Another issue on NAPS’ list of priorities has gained some momentum over the past month—proposed repeal of the Government Pension Offset (GPO) and Windfall Elimination Provision (WEP). The two provisions adversely affect the Social Security benefits of those who worked in positions where Social Security taxes were not withheld from their salaries.
For postal retirees, this means those who participated in the Civil Service Retirement System (CSRS). Retirees who participate in the Federal Employees Retirement System (FERS) are not impacted by the GPO or WEP because they are covered under the Social Security system.
Different bills seeking to repeal the GPO and WEP have been languishing in Congress for almost 40 years. H.R. 82, the Social Security Fairness Act, is the most recent iteration of repeal. The measure, which was introduced by Reps. Garret Graves (R-LA) and Abigail Spanberger (D-VA), attracted 288 co-sponsors before Congress recessed for the summer.
Despite the support of almost two-thirds of the House, the measure still faces stiff headwinds. House Ways & Means Committee Chairman Jason Smith (R-MO) does not support the measure, in part because of the price tag. About a year ago, the Congressional Budget Office projected enacting repeal would cost the Social Security Trust Fund about $182.8 billion over the next decade.
Despite Smith’s objection, it is quite possible H.R. 82 could come to a House floor vote before the end of the year as the result of the overwhelming number of co-sponsors. Once the bill has 290 co-sponsors, Graves would be able to file a petition for H.R. 82 to be placed on the “House Consent Calendar” should the Ways & Means Committee not report the bill to the House floor.
In order to be placed on the Consensus Calendar, a House bill measure must not have been reported by its committee of primary jurisdiction, have accumulated at least 290 co-sponsors, have been subject to a motion to place the measure on the Consensus Calendar filed by the measure’s sponsor and have main-tained at least 290 co-sponsors for a cumulative total of 25 legislative days following the filing of the motion.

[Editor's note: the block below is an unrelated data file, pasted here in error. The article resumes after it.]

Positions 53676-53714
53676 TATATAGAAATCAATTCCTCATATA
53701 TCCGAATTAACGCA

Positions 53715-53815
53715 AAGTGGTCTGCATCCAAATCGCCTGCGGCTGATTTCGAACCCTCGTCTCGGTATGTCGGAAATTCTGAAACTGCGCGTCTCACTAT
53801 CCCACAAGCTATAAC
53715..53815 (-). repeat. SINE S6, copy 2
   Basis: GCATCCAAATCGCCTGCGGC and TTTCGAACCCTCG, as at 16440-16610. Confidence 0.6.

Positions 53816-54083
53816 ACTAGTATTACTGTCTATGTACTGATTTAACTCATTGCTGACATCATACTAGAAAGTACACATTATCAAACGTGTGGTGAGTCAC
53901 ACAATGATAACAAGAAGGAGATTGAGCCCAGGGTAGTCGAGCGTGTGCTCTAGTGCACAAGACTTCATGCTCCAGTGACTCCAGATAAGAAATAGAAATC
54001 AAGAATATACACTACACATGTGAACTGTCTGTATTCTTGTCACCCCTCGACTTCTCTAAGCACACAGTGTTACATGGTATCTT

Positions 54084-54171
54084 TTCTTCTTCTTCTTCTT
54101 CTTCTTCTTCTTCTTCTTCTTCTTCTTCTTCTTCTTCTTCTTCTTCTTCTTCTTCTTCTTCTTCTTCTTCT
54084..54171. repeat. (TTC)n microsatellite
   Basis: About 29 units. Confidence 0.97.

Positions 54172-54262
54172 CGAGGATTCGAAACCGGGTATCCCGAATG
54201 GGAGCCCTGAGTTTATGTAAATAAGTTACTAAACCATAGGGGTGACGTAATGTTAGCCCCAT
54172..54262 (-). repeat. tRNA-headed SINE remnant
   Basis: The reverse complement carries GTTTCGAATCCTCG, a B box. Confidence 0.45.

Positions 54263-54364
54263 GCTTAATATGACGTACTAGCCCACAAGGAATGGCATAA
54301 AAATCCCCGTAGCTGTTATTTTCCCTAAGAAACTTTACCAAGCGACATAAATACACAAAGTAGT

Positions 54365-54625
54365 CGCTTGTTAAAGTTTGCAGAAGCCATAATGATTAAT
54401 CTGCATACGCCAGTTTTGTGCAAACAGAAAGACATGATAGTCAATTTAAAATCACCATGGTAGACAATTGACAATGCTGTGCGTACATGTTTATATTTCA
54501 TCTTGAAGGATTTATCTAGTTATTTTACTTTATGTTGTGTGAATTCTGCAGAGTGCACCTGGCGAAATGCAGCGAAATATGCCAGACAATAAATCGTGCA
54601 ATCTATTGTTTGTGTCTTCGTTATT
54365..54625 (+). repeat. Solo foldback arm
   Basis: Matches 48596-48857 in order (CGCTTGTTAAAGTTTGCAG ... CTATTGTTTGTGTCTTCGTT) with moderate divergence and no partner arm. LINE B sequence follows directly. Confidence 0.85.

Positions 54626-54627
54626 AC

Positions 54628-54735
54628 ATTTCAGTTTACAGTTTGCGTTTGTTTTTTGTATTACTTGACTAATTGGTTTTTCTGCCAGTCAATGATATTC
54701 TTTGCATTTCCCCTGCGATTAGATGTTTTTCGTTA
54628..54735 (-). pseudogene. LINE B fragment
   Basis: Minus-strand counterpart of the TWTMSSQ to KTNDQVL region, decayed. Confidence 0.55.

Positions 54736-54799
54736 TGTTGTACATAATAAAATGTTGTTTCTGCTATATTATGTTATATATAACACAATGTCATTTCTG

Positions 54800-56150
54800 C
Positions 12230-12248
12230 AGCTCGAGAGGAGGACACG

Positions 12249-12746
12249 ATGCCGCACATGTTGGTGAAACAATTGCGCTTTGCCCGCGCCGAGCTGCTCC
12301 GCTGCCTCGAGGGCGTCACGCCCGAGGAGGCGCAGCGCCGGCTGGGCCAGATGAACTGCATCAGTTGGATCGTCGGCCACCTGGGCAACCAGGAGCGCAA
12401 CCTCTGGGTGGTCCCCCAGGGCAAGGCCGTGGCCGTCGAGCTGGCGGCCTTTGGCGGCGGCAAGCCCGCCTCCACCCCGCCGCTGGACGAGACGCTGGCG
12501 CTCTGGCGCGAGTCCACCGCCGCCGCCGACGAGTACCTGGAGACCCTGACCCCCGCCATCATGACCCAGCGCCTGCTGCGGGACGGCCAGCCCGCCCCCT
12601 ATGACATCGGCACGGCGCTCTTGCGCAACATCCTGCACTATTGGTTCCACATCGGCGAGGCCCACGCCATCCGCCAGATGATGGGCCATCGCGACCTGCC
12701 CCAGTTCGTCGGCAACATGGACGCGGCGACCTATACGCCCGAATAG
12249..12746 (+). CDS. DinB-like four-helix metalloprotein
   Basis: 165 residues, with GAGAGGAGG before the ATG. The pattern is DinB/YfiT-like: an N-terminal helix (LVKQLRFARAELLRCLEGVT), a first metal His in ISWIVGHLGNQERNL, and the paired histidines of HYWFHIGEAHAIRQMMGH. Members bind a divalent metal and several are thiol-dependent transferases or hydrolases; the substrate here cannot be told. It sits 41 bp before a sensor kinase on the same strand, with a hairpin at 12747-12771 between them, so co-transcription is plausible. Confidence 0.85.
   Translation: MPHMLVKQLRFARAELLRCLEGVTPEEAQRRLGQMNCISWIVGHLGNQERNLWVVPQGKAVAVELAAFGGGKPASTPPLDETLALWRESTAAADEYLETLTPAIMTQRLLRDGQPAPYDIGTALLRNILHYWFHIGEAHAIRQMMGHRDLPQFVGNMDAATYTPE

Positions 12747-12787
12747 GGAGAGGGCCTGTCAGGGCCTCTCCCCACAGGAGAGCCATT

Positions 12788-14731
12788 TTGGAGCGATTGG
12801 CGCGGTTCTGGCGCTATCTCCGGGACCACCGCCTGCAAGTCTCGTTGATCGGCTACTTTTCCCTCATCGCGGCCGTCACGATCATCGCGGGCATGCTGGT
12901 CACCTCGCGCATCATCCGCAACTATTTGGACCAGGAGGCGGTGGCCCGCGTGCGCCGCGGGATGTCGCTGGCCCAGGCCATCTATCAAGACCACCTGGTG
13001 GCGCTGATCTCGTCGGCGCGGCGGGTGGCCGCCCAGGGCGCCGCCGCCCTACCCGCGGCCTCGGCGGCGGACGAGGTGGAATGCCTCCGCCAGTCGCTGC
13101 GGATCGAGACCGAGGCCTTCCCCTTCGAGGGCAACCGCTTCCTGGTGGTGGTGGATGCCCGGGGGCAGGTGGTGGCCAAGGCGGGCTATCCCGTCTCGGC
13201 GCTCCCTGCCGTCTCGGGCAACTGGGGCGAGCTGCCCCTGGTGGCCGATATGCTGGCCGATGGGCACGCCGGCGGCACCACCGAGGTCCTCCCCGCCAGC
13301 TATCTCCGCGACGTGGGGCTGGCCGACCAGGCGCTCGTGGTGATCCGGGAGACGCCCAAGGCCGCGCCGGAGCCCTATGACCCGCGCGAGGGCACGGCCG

In mid-July, another bill repealing the GPO and WEP was introduced—H.R. 4583, the Social Security 2100 Act—introduced by Rep. John Larson (D-CT). This measure would repeal the GPO/WEP, as well as make a series of changes to the Social Security program. Included is changing the way in which cost-of-living adjustments are calculated by basing the adjustment on retiree spending habits, raising the earnings limit subject to the Social Security payroll tax from $167,200 to over $400,000 and increasing benefits for low-income earners. Before the summer recess, H.R. 4583 attracted 176 co-sponsors—all Democrats.
In September 2022, the GPO/WEP repeal bill was placed on the calendar. Subsequent to inclusion on the calendar, the Ways & Means Committee reported the bill, but without a recommendation to pass it. The House adjourned without voting on the bill. NAPS members should visit the Legislative Action Center on the NAPS website and click on the box signifying H.R. 82 to register support for GPO/WEP repeal legislation.
Categories: The Postal Supervisor